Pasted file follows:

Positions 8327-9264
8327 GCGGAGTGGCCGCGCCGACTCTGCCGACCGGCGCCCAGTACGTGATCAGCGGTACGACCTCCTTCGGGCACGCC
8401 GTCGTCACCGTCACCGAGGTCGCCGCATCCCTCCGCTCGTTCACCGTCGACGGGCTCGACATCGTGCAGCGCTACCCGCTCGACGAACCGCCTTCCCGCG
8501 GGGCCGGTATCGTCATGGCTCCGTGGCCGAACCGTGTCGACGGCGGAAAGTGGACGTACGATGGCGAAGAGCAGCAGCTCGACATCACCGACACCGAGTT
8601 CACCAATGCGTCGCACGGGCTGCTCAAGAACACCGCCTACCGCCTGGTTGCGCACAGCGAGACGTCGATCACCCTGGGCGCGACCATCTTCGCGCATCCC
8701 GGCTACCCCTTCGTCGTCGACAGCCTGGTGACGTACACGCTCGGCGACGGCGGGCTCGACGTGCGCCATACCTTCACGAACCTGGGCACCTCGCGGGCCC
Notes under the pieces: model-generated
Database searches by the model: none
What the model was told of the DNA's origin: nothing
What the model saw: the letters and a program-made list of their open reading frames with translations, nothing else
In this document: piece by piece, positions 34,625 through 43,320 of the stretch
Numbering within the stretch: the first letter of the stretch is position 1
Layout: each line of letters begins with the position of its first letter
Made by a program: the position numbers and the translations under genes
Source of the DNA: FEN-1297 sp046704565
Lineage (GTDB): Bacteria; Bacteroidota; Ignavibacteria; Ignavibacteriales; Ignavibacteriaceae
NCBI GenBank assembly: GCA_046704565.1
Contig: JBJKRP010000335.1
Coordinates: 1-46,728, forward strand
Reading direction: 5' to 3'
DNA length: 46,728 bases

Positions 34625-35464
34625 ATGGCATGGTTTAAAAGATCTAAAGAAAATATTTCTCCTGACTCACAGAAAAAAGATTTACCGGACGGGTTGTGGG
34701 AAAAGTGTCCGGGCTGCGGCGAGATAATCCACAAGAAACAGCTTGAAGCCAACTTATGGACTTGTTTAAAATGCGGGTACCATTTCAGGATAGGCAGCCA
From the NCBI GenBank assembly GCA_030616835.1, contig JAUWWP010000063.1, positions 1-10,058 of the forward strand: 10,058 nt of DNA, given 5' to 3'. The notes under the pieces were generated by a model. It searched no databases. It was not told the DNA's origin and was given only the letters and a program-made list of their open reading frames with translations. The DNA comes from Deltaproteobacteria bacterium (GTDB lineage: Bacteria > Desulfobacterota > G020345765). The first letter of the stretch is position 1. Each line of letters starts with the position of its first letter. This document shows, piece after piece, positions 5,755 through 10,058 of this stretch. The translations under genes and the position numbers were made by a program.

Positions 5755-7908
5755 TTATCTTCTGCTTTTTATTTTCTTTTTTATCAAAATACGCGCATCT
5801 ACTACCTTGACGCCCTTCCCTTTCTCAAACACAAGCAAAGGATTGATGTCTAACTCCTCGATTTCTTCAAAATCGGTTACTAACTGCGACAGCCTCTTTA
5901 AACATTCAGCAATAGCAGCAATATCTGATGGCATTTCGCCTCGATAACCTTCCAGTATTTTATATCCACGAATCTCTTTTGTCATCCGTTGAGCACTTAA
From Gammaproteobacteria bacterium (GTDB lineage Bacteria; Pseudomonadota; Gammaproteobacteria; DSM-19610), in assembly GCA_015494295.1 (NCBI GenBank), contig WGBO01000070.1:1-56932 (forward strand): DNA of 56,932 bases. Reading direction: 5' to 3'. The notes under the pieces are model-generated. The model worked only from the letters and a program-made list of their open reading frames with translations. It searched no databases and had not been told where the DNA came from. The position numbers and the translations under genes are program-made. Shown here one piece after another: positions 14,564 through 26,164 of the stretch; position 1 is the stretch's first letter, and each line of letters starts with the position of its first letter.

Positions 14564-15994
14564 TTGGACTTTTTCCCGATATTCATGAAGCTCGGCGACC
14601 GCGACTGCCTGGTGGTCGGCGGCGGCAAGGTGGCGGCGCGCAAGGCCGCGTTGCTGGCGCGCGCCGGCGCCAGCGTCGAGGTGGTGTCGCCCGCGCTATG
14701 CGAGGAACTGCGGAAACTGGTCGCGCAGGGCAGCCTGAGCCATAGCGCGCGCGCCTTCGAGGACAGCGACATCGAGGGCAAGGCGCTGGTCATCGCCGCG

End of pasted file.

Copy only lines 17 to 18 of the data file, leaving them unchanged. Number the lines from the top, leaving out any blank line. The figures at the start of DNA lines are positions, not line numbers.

NCBI GenBank assembly: GCA_046704565.1
Contig: JBJKRP010000335.1